Anchor ads are not supported on this page.

4S Ranch Allied Gardens Alpine Baja Balboa Park Bankers Hill Barrio Logan Bay Ho Bay Park Black Mountain Ranch Blossom Valley Bonita Bonsall Borrego Springs Boulevard Campo Cardiff-by-the-Sea Carlsbad Carmel Mountain Carmel Valley Chollas View Chula Vista City College City Heights Clairemont College Area Coronado CSU San Marcos Cuyamaca College Del Cerro Del Mar Descanso Downtown San Diego Eastlake East Village El Cajon Emerald Hills Encanto Encinitas Escondido Fallbrook Fletcher Hills Golden Hill Grant Hill Grantville Grossmont College Guatay Harbor Island Hillcrest Imperial Beach Imperial Valley Jacumba Jamacha-Lomita Jamul Julian Kearny Mesa Kensington La Jolla Lakeside La Mesa Lemon Grove Leucadia Liberty Station Lincoln Acres Lincoln Park Linda Vista Little Italy Logan Heights Mesa College Midway District MiraCosta College Miramar Miramar College Mira Mesa Mission Beach Mission Hills Mission Valley Mountain View Mount Hope Mount Laguna National City Nestor Normal Heights North Park Oak Park Ocean Beach Oceanside Old Town Otay Mesa Pacific Beach Pala Palomar College Palomar Mountain Paradise Hills Pauma Valley Pine Valley Point Loma Point Loma Nazarene Potrero Poway Rainbow Ramona Rancho Bernardo Rancho Penasquitos Rancho San Diego Rancho Santa Fe Rolando San Carlos San Marcos San Onofre Santa Ysabel Santee San Ysidro Scripps Ranch SDSU Serra Mesa Shelltown Shelter Island Sherman Heights Skyline Solana Beach Sorrento Valley Southcrest South Park Southwestern College Spring Valley Stockton Talmadge Temecula Tierrasanta Tijuana UCSD University City University Heights USD Valencia Park Valley Center Vista Warner Springs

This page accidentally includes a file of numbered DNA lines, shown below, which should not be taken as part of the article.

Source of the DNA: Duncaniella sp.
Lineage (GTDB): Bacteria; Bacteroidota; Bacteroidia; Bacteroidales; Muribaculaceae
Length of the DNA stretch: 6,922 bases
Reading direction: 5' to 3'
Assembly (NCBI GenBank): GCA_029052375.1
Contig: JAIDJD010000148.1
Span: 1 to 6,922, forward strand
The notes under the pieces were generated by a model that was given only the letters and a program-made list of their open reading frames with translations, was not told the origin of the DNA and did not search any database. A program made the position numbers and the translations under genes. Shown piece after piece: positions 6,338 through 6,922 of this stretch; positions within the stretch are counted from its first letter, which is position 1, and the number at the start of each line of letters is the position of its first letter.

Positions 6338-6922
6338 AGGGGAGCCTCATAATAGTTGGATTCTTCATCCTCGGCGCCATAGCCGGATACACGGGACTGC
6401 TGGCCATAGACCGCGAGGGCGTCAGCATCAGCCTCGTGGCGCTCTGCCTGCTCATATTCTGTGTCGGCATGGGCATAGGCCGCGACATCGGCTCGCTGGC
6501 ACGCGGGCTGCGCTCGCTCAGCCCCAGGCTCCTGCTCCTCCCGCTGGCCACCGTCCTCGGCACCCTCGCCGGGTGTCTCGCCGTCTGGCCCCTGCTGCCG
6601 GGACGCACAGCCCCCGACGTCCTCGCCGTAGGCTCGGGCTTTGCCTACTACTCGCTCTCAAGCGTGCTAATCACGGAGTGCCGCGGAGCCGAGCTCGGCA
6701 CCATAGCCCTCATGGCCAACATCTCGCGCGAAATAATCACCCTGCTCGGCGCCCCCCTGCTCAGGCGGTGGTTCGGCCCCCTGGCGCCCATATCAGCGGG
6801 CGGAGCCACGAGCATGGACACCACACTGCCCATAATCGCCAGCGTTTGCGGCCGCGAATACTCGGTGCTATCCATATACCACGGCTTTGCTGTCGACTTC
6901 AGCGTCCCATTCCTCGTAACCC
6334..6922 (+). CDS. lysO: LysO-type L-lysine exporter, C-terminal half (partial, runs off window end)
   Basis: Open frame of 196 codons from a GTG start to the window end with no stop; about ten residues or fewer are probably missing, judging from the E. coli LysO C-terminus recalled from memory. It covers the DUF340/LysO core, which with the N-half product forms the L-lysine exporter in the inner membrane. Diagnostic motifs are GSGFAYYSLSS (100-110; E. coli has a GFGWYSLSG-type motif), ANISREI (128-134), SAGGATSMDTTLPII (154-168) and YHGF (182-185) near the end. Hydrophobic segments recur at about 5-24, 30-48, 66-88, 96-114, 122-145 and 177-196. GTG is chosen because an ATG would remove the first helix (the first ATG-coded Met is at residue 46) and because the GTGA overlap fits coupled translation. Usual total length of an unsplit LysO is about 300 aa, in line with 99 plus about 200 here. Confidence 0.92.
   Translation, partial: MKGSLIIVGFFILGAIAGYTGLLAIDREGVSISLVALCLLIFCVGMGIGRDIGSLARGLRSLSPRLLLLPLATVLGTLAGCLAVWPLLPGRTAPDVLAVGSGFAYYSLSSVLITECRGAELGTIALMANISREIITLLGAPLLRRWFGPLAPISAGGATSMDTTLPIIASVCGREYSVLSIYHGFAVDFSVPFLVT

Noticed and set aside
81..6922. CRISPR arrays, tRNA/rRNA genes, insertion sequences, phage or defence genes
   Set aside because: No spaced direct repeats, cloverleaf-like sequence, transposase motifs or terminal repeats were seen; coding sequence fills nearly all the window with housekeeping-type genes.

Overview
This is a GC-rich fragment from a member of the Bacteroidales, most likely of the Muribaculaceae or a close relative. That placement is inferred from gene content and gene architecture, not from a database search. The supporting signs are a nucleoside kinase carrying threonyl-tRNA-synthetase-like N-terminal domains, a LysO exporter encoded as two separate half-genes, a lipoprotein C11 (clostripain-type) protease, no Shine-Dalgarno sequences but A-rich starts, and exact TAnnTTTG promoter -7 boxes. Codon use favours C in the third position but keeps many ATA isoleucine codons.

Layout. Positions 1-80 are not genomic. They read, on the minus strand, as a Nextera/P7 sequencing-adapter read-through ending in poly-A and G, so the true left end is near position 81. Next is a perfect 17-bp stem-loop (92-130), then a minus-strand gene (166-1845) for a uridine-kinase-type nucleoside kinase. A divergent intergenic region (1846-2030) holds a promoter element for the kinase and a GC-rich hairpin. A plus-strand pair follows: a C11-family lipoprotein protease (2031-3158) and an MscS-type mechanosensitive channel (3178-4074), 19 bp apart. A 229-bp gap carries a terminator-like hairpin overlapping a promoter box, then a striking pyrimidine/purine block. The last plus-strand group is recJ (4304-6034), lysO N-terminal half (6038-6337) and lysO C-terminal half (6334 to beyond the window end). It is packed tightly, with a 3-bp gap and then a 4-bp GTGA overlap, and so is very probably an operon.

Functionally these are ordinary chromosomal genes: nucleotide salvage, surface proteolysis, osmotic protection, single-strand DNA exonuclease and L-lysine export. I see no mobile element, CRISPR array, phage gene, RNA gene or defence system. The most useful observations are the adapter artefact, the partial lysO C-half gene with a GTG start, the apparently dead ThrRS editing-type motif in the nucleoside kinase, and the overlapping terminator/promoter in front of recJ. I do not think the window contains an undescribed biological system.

Dog Photography

A sole, fuzzy photo of our miniature schnauzer Nellie is all we have to remember her by. What were we thinking? We weren’t. So when gal-pal Bernice adopted a terrier, I insisted that she get professional shots taken of her furry bundle.

“I used to be a dog trainer,” said David Veit of David Veit Photography (619-847-8880; veitphotography.com). “I employ positive reinforcement and other dog-training principles in the session. The first 30 minutes is ‘getting to know you’ time. I employ the ‘click means treat’ method. But rather than using a traditional clicker, I use the shutter on my camera, so it teaches the dog to anticipate a reward, and I get the canine connected to the camera.”

A session starts at $200 and includes online proofing of the image and then delivery of that image as an 8x10. Sessions last up to 90 minutes. Veit works on location all around San Diego and has access to a studio if a client prefers.